Tuesday 11 April 2017
Dialogue labs in Egypt

Here’s a preview of an article published on AMU News n. 1/2017 describing the results achieved in Cairo by the Chance for Tomorrow project.

Recently a group of archaeologists found in Cairo a statue of about 8 meters high, which is considered to be the figure of Pharaoh Ramses II, who lived in the 13th century BC. The discovery was made on the site of Heliopolis, the city of the Sun God, now a poor neighbourhood called El Matariya, near a slum.
There are millennia of history in between the Pharaonic Egypt with the luxury and splendour of its time and the Egypt of today, with its economic and social crisis, alas common to many countries. This is a heritage story of all humanity but above all of those who live in those lands, in those cities that used to be golden and now are only dusty. The people are sometimes put down by all the difficult situations, but they are also ready to raise their heads and look at the future as soon as life offers them a chance.

“Chance for Tomorrow” is the project that the foundation Koz Kazah realizes in Cairo since 2016, with AMU’s collaboration and contribution. The previous project “Boys at Risk” was aimed at street children in the Shubra neighbourhood, at risk of dropping out from school or even of family abandonment. Over the years the activities have been extended first to girls, and then to their mothers. In early 2017, Koz Kazah opened a new office in Fagallah, another poor district in Cairo.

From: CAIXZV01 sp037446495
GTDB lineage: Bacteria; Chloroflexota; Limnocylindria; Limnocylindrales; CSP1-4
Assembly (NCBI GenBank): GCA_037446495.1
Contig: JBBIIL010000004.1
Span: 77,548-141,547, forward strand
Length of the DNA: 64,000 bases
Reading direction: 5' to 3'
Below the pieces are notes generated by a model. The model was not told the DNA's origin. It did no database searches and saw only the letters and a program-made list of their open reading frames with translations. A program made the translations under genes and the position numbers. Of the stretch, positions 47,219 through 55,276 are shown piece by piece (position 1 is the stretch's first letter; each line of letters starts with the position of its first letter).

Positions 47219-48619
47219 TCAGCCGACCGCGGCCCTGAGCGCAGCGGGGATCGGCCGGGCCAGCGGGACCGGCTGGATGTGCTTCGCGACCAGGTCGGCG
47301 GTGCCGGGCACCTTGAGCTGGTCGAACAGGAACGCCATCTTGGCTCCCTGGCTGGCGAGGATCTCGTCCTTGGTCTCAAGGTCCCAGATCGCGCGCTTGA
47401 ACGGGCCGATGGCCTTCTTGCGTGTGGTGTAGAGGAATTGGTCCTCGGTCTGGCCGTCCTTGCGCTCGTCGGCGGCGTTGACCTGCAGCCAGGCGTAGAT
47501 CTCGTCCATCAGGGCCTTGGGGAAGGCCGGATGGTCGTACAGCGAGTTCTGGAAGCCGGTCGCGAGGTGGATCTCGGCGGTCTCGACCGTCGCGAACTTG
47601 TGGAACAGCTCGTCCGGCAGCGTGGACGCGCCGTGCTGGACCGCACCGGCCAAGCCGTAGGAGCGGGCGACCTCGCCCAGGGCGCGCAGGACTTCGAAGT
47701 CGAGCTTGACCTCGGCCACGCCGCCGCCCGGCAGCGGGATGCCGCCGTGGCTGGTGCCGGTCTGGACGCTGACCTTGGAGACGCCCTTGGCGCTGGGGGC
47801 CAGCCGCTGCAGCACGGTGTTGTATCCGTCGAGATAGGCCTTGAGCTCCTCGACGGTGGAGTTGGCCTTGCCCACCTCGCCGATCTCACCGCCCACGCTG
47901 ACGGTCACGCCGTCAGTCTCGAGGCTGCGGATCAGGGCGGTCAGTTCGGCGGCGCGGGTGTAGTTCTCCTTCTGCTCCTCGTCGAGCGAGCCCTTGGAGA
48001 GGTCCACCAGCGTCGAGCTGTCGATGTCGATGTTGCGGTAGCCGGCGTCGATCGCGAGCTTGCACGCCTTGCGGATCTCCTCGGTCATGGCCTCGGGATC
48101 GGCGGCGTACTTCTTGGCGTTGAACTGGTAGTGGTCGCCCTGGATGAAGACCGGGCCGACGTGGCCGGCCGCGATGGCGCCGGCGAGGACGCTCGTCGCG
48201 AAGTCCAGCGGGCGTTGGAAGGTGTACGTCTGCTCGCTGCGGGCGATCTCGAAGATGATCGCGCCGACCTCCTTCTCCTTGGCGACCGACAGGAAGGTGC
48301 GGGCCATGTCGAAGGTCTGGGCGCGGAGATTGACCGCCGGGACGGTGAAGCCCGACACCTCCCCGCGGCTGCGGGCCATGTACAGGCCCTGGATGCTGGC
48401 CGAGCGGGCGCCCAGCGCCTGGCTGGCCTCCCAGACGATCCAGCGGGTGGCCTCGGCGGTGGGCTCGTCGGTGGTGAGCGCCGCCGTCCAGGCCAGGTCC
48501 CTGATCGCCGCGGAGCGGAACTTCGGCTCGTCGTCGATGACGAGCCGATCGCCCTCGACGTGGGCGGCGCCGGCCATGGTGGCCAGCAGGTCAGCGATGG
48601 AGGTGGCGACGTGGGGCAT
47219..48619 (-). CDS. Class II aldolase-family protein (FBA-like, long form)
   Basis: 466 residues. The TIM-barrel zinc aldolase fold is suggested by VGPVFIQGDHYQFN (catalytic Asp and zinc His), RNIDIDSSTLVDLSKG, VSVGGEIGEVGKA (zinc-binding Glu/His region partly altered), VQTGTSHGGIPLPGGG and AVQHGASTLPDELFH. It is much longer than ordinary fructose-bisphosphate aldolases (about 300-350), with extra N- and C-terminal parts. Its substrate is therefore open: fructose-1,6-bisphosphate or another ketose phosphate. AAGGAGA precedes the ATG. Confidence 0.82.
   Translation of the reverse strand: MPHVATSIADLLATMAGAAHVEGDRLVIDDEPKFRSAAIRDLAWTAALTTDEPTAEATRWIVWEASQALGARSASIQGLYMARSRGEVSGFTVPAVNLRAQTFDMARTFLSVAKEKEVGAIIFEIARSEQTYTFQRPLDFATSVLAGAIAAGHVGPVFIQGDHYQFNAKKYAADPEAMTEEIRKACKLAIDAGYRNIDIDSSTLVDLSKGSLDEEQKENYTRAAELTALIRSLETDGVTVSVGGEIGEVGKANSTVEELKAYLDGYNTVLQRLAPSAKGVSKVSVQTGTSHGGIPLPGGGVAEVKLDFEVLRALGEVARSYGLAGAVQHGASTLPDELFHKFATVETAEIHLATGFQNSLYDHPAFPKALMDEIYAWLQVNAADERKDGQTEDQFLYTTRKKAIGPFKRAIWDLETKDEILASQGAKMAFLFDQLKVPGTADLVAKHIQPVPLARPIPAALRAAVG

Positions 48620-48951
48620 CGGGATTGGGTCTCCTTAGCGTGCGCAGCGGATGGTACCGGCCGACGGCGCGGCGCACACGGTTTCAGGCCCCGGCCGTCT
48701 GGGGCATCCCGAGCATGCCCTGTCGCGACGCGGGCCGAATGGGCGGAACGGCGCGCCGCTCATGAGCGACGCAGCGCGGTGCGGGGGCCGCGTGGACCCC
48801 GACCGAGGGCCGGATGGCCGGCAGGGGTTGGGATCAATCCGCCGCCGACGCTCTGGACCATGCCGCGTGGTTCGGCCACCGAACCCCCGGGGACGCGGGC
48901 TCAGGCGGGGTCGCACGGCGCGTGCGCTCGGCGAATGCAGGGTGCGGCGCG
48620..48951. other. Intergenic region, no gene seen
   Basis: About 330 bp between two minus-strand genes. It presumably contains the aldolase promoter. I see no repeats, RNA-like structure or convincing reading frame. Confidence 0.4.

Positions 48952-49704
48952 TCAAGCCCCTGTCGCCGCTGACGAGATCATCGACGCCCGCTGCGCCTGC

The main achievements in 2016 are the following:

  • 60 women and 121 girls have acquired basic community, health, psychological, family and domestic skills and expertise that are useful in strengthening their autonomy;
  • 60 women have expanded their daily life horizons and their social relationship skills by freely comparing their own experiences and difficulties with other women;
  • 136 children at risk of abandonment have gained basic educational, health, and psychological skills to strengthen their autonomy and social reintegration; they have also improved their social relationship skills and the management of psychological discomfort linked to the risk of family abandonment;
  • 10 women have acquired basic professional skills necessary to carry out a business (ecological printing, cutting and sewing);
  • Two micro-enterprises (weaving and kitchen items production) have been launched, in which 5 women are steadily engaged.

We firmly believe in common human values, said Koz Kozah, like kindness, justice and dignity of every human being. That’s why we help people translate their positive energy and their sense of social responsibility into action. ”

(from AMU News n. 1/2017)

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